Yet, it seems. Science does it again, and again, and again.

Fri, 09 Apr 2010 19:33:00 UTC | #457616

Frankus1122's Avatar Comment 11 by Frankus1122

Scientists were forced to work on this problem because, well frankly, Jesus has been a bit lax in the old 'making-the-blind-see' department lately.

I see this as an example of how science allows for real 'miracles', except there is no magic involved, only science. Cures like this come about as the result of hard work and the rejection of magic ideas.

Reality trumps religious belief.

God can't heal amputees, nor can he cure blindness.
Prayers do not cure cancer.
Holy water will not cure heart disease.

Science, our human understanding of how the universe works, allows us to solve problems and come up with real solutions. Imagine what we could do if the money poured into institutions like the Catholic Church was to be spent on something really worthwhile.

Fri, 09 Apr 2010 23:21:00 UTC | #457661

Styrer-'s Avatar Comment 12 by Styrer-

This is wonderful news. Surely there can be no irrational argument put forward denouncing this real and tangible measure of benefit science has been able to achieve.

A relative of mine had one of his eyes shot out at the age of eight by a children's shooting arrow device and so this particular avenue of science would seem blocked to him, unfortunately.

One has heard, however, of the immense strides scientists have been able to make in embryonic stem cell research, which claims to be able to replicate the cells of any and every part of the human body. This line of research would seem to offer more hope of benefit to those whose ocular capacity is forever gone than to those who are suffering the pain and horror of retinitis pigmentosa. Unfortunately, there is for these people a great deal of irrational antipathy for such treatment, based mostly in the tenets of what is called a 'faith' of one sort or another, thereby bringing a virtual halt to such research in those countries where the most gifted would be most likely to shine a curative light on the problem.

My father is 65 now and I wonder if I will ever have the pleasure of looking into his eyes and knowing that he sees me, and the world around him, twice as vividly, because of the unfettered advances of science, than he ever has been able to do in the last 57 years.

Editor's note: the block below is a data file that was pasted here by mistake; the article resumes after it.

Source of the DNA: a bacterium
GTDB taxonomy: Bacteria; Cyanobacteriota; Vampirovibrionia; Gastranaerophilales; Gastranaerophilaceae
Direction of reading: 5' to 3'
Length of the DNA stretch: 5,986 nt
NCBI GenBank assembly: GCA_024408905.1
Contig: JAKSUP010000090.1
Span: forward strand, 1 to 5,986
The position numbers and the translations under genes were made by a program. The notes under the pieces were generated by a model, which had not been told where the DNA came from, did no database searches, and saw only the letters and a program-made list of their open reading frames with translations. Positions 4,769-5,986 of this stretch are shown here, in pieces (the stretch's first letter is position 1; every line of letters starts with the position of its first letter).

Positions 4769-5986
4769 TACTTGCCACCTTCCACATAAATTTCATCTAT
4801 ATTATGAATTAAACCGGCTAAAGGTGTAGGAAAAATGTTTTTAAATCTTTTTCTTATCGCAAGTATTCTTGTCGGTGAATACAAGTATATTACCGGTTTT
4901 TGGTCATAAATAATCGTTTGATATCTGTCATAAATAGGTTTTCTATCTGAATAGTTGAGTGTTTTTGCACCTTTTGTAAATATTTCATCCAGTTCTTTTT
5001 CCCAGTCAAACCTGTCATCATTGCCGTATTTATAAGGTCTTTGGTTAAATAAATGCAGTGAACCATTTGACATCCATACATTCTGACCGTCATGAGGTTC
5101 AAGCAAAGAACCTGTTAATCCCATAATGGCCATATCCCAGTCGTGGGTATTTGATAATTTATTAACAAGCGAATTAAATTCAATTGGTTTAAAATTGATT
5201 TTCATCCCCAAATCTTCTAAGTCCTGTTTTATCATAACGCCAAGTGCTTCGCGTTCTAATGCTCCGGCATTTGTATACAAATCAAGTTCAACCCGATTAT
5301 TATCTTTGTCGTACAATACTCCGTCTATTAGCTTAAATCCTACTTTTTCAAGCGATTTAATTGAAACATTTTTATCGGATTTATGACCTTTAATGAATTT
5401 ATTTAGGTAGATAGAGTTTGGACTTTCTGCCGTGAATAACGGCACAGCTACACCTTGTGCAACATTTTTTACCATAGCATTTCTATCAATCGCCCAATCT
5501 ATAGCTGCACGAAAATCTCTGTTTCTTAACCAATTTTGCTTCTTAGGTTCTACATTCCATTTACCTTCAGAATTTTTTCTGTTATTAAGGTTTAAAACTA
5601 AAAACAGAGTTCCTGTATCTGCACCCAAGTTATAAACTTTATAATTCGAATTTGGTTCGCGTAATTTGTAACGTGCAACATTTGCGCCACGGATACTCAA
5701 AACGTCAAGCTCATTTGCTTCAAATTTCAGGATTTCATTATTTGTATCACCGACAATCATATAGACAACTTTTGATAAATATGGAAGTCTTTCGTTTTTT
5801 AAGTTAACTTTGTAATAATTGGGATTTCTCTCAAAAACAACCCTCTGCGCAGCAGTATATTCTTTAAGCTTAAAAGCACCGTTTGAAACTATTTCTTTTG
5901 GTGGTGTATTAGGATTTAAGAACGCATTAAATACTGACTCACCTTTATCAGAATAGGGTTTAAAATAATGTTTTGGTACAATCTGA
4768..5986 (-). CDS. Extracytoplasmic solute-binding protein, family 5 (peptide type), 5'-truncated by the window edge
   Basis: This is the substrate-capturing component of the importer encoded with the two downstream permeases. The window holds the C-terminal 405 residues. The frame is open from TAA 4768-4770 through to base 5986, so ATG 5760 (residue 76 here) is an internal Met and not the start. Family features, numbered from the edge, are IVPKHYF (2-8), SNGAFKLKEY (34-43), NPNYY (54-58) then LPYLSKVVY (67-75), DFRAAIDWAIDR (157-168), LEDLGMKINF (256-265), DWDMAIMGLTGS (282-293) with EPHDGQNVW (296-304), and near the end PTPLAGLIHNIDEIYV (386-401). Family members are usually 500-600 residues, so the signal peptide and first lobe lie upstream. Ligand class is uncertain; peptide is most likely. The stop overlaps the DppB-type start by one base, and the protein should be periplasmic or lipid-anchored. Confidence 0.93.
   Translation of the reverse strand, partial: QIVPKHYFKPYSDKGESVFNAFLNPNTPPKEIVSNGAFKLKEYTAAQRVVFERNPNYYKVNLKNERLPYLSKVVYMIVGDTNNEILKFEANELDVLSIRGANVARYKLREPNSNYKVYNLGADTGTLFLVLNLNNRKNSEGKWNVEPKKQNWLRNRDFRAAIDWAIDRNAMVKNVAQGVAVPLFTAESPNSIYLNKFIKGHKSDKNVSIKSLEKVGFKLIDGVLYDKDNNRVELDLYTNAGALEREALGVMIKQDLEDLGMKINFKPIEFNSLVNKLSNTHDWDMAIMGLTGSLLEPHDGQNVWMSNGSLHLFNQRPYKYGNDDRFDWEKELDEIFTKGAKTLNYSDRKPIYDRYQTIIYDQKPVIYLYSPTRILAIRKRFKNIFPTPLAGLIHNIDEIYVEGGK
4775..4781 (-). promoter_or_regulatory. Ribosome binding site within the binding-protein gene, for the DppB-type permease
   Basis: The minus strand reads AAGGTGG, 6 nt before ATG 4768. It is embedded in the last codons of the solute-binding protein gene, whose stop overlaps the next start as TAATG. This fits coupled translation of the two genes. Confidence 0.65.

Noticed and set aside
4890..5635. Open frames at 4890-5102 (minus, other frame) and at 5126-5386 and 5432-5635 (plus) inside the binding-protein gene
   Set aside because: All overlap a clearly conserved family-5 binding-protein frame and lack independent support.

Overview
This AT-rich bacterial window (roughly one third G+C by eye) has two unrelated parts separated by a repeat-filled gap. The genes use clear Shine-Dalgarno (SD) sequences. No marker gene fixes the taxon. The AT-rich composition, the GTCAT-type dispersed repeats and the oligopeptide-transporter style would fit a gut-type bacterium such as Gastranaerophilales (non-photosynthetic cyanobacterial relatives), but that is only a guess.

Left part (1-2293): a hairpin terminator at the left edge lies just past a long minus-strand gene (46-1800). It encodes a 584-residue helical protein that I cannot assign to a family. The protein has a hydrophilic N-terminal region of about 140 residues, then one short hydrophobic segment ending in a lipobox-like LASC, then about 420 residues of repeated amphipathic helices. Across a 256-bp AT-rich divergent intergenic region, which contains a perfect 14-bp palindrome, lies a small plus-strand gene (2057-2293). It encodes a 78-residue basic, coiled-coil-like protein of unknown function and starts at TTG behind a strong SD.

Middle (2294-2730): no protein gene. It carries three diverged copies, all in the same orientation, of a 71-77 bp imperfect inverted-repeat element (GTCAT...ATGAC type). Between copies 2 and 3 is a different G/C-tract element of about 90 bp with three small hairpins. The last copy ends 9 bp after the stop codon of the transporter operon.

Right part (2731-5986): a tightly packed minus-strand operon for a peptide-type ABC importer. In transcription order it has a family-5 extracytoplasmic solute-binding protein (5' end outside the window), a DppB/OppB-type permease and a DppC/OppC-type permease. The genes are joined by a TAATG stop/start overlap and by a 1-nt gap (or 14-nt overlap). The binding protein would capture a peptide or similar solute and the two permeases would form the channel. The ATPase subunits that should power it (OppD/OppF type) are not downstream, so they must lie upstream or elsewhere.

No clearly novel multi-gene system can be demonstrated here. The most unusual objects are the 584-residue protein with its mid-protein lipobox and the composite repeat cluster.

Sean Tyrer

Sat, 10 Apr 2010 01:09:00 UTC | #457678

gumby gumby's Avatar Comment 13 by gumby gumby

What remains now is to turn water into wine, walking on the water, make a dead man back to life and a few more things.

Then science will be Jesus.

Sat, 10 Apr 2010 02:11:00 UTC | #457682

Styrer-'s Avatar Comment 14 by Styrer-

Comment #478292 by Otávio Magnani on April 10, 2010 at 3:11 am

With baited breath, I really must ask: the few more things, please?

You do a very gifted impression of someone who hasn't the faintest idea of what they are talking about. Quite like you so far, you cheeky little chap. Keep it up.

Sean Tyrer

Sat, 10 Apr 2010 04:02:00 UTC | #457690

sundiver's Avatar Comment 15 by sundiver

Otavio: You mean like the bread and fishies thingy? Or covering the planet with 10 kilometers of water in 40 days ( I know that wasn't one of JC's tricks but it's still one the more ridiculous things in the Bible ). BTW, I hope I misread your profile. If you're 13 you're one helluva lot brighter than I was. Or am.

Sat, 10 Apr 2010 09:12:00 UTC | #457723

gumby gumby's Avatar Comment 16 by gumby gumby

Comment #478335 by sundiver on April 10, 2010 at 10:12 am

Yes, I was thinking about the bread and fishes thing.

Sat, 10 Apr 2010 11:22:00 UTC | #457741

Frankus1122's Avatar Comment 17 by Frankus1122

Walking on water is easy.
I've seen David Blaine do it.
I do it every winter.

Sat, 10 Apr 2010 12:20:00 UTC | #457753

kantastisk's Avatar Comment 18 by kantastisk

I just love how they supply an unedited picture to demonstrate what normal vision looks like.

Sat, 10 Apr 2010 19:03:00 UTC | #457816